Nearly eight months after the fruit is picked, our Viognier is bottled and shared through our tasting room. It is championed by people like Heather Lavelle, our Retail Operations Manager, who will tell you our Viognier, though different from those of other regions, is consistent. Attila Woodward, our owner, will tell you he fell in love with Viognier because it is so beautifully balanced and pairs wonderfully with the South East Asian cuisine he spent over a decade enjoying while living in Vietnam. Both work to share their passion for this wine, submitting it to competitions across the country and encouraging those who visit us to try it for themselves.

In the 2020 San Francisco International Wine Competition, our Viognier 2019 received a Double Gold award, judged amongst thousands of other wines. Vinepair dubbed this same vintage one of the 28 Best White Wines for 2021. Savor Virginia Magazine Reader's Choice 2021 honored it with a Gold. Most recently, our Viognier was awarded a Gold by the 2020 Virginia Governor's Cup.

So, what is the secret to our Viognier?

It is the passion and dedication of the people who care for the vineyards, who craft the wine, and who advocate for its place among the top wines in the world. With every award, we are proud to advance the reputation of Virginian wine, with Virginia's own state grape.

Time Posted: Mar 10, 2021 at 11:00 AM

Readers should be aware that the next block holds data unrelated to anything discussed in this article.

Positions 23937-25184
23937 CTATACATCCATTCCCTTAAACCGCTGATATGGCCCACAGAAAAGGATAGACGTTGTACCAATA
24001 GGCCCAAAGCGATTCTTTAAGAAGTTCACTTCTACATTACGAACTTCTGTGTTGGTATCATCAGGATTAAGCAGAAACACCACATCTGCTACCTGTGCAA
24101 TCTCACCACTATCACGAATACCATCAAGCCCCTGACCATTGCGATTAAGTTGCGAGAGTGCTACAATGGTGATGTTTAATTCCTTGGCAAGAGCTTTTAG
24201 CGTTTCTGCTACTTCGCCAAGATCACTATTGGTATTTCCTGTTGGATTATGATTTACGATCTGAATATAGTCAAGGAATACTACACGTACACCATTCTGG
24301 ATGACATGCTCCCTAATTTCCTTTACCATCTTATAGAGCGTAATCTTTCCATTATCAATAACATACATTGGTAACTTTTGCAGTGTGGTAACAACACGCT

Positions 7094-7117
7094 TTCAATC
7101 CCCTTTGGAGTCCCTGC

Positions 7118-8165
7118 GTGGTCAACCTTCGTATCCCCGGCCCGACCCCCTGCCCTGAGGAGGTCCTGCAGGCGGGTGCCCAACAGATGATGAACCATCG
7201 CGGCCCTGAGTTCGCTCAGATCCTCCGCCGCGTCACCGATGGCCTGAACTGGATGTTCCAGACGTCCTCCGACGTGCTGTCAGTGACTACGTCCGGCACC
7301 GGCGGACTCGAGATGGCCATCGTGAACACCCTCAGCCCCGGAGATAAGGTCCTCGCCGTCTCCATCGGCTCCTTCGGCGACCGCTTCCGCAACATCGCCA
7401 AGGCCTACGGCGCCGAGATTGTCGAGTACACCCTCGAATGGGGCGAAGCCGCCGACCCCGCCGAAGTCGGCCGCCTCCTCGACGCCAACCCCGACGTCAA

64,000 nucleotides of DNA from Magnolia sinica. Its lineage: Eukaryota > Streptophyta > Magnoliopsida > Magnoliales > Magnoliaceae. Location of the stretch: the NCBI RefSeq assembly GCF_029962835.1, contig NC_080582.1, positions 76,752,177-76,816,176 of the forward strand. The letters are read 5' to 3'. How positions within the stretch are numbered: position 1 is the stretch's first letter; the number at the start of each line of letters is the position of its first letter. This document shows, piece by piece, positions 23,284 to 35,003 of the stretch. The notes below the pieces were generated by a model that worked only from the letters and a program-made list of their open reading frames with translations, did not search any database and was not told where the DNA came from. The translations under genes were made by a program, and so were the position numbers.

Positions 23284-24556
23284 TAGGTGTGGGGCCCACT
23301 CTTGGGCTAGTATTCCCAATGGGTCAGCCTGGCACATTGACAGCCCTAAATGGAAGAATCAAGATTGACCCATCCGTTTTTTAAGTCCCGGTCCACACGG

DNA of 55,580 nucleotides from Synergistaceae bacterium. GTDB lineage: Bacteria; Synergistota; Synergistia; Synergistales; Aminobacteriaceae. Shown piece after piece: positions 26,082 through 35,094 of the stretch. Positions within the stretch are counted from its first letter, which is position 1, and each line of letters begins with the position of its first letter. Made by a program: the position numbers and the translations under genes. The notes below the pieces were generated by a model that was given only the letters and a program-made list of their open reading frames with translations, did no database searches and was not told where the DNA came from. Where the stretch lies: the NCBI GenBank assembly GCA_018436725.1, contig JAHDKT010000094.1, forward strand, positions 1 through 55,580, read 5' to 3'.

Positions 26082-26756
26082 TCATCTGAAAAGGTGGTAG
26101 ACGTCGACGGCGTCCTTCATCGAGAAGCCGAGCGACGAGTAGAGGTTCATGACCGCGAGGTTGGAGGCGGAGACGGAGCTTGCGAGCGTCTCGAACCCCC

Anabelle Nuelle
 
March 9, 2021 | Anabelle Nuelle

We are Open!

We will now be open 11 am - 6 pm, Thursday through Sunday. With the cold behind us and the sun in the sky, we are so excited to welcome you back to our property in view of Monticello. When you arrive at our gate, you’ll notice a few exciting changes including a large tent to offer you shelter from the rain or shade from the sun. In our menu, you’ll find our semi-sweet Vin Blanc wine now included in our Mixed Flight and a Malbec (our only vintage) offered by the glass and in our Red Flight.

To kick off the season, we hope you'll enjoy our Limited Release Vintages and Wine Shop. Our Viognier 2019, Cabernet Franc 2019, and Petit Verdot-based Jefferson's Own Estate Reserve 2016 were each awarded Gold Medals in the 2021 Virginia Governor's Cup. We are honored to receive recognition for varietals that define Virginia as a wine-growing region. 

Please note, we are now accepting groups of 8 including children. Masks are required and though we have more space available, we will close our gates once parking capacity is reached. Please visit our Visitation Policies page for additional detail.

We cannot wait to welcome you back to celebrate our 40th Anniversary together. Cheers!